New Zealand Government To Provide $4.2M To Prevent America's Cup Poaching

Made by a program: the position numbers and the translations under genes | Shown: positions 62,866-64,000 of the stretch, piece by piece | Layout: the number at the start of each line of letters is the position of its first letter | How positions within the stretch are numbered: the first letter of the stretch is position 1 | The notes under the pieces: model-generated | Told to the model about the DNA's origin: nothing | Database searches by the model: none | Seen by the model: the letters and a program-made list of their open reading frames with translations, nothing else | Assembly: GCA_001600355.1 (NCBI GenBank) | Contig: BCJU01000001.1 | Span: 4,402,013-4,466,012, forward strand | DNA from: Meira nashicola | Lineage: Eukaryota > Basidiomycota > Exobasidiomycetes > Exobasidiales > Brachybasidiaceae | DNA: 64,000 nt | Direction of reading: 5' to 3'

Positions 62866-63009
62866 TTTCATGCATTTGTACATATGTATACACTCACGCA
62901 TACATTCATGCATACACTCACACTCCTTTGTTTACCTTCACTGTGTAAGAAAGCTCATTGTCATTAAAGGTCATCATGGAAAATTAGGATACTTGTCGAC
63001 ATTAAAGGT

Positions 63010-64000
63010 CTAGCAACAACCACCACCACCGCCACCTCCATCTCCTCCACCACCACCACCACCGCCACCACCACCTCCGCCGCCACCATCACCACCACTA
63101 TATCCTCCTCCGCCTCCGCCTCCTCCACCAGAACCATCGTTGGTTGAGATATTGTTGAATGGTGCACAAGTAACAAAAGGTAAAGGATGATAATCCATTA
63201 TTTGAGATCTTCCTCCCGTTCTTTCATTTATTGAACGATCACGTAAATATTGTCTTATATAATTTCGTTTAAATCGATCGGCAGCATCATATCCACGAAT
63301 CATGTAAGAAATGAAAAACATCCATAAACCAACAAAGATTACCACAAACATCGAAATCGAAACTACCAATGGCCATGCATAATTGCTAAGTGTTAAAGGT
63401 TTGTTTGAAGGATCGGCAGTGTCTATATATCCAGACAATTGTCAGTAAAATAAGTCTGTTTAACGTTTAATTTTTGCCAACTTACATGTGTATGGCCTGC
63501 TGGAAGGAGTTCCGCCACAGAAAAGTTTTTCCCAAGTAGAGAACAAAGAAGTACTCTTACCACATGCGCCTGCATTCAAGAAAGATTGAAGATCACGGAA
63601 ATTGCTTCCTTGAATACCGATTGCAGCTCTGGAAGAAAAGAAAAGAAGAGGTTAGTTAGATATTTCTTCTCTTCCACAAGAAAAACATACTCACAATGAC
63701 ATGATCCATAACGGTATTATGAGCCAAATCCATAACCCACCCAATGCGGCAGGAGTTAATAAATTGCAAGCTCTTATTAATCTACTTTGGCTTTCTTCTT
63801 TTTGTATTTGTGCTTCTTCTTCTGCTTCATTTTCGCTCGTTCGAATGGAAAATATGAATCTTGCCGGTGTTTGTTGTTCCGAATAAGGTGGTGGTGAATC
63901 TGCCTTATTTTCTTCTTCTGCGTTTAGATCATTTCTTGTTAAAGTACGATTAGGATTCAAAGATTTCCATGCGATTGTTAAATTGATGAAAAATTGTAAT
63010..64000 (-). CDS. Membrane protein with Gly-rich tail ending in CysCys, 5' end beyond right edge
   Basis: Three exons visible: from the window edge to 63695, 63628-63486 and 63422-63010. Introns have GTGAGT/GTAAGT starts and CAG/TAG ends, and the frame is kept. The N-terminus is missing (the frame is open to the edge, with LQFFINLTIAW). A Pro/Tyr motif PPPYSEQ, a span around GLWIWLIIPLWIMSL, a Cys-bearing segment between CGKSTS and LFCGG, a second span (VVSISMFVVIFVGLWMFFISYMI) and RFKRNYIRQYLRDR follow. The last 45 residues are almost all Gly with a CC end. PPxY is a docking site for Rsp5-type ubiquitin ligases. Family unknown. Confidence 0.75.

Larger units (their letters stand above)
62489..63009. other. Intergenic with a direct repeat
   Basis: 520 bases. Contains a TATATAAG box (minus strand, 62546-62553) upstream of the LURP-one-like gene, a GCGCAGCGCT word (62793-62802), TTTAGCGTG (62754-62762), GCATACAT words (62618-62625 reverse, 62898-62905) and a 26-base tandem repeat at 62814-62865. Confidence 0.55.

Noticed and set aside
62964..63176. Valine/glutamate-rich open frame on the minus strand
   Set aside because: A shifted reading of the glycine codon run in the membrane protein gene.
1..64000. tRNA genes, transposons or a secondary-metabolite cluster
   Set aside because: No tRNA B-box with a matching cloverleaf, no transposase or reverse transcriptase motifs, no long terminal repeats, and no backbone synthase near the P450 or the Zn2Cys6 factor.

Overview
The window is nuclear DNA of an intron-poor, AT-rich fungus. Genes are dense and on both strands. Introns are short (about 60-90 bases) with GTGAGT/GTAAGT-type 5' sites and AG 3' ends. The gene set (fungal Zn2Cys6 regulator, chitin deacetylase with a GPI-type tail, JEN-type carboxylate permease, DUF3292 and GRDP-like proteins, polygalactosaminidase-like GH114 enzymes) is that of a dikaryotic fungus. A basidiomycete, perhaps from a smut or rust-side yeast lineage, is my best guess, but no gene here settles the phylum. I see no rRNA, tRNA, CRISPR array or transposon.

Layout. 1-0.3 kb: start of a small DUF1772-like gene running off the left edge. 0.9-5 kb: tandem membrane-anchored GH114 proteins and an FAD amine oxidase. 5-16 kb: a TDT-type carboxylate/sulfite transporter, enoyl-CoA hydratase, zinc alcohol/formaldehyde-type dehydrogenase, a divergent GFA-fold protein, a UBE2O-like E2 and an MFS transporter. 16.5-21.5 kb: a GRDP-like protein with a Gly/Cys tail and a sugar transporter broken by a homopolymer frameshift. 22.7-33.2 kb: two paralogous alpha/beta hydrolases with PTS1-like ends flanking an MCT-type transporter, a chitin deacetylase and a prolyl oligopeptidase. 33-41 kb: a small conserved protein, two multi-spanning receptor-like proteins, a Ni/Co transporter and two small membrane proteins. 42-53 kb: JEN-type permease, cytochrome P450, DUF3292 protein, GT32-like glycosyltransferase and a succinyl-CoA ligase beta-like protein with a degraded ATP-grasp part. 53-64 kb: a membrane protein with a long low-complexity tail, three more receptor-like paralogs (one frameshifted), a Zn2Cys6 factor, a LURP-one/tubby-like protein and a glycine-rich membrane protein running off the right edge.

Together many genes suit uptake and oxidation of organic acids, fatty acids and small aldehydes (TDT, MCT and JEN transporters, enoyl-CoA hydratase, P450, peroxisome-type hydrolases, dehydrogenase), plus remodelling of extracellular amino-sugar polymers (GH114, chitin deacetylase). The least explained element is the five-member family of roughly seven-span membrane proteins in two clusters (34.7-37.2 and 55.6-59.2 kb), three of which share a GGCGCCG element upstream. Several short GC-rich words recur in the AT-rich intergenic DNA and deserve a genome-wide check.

New Zealand's government has provided a NZ$5M ($4.2M) investment to the Team New Zealand America's Cup syndicate to stop its top design and sailing personnel being poached "as they look to build another campaign for world's oldest sporting trophy," according to Greg Stutchbury of REUTERS. Team New Zealand was beaten by holders OracleTeam USA "capturing the imagination of the nation and providing valuable global exposure and networking possibilities to local businesses." Syndicate head Grant Dalton and skipper Dean Barker had said that "key design and sailing personnel had been approached by rival syndicates hours after the final race and funding needed to be secured quickly if the team was to remain intact for a future challenge." Economic Development Minister Steven Joyce said, "Cabinet agreed to provide $5 million in bridging funding to Team New Zealand to ensure key team members including designers, sailors, support crew and administration staff are secured until May 2014, by which time Team New Zealand plans to finalize a decision on its involvement in the next regatta" (REUTERS, 10/21). In Auckland, Claire Trevett wrote Joyce said thay "there are no strings attached" to the NZ$5M funding for Team NZ. He said that future funding if a challenge went ahead "would probably be on a similar basis to last time in which the Government put in one third of the total funding raised." That came to NZ$36M. Joyce said that it was a tricky time as other syndicates started "sniffing around" and delaying would mean that "other challengers got a head start in areas such as sponsorships" (NZ HERALD, 10/21). In Sydney, Nicole Jeffery wrote Olympic Gold Medalist Tom Slingsby said that Australia's new America's Cup challenge "has just weeks to put key personnel in place if it is to beat foreign challenges to Australia's best sailing talent." Slingsby, 29, "is one of those most in demand after serving as the strategist on the winning Oracle Team USA boat in San Francisco last month", and revealed that a number of challengers had already beaten a path to his door on the New South Wales central coast since that victory. He has also had discussions with Sandy Oatley who, with his father, billionaire winemaker Bob Oatley, "is heading the Australian challenge." Slingsby: "They have to act really fast. After the cup, there's a sort of transfer window. Less than a week after the cup I had a few teams approach me and I have been in talks with a lot of them. It would be great to represent my country but I have to make a smart decision for my career and at the moment I am with the defender so I am already in the final" (THE AUSTRALIAN, 10/22).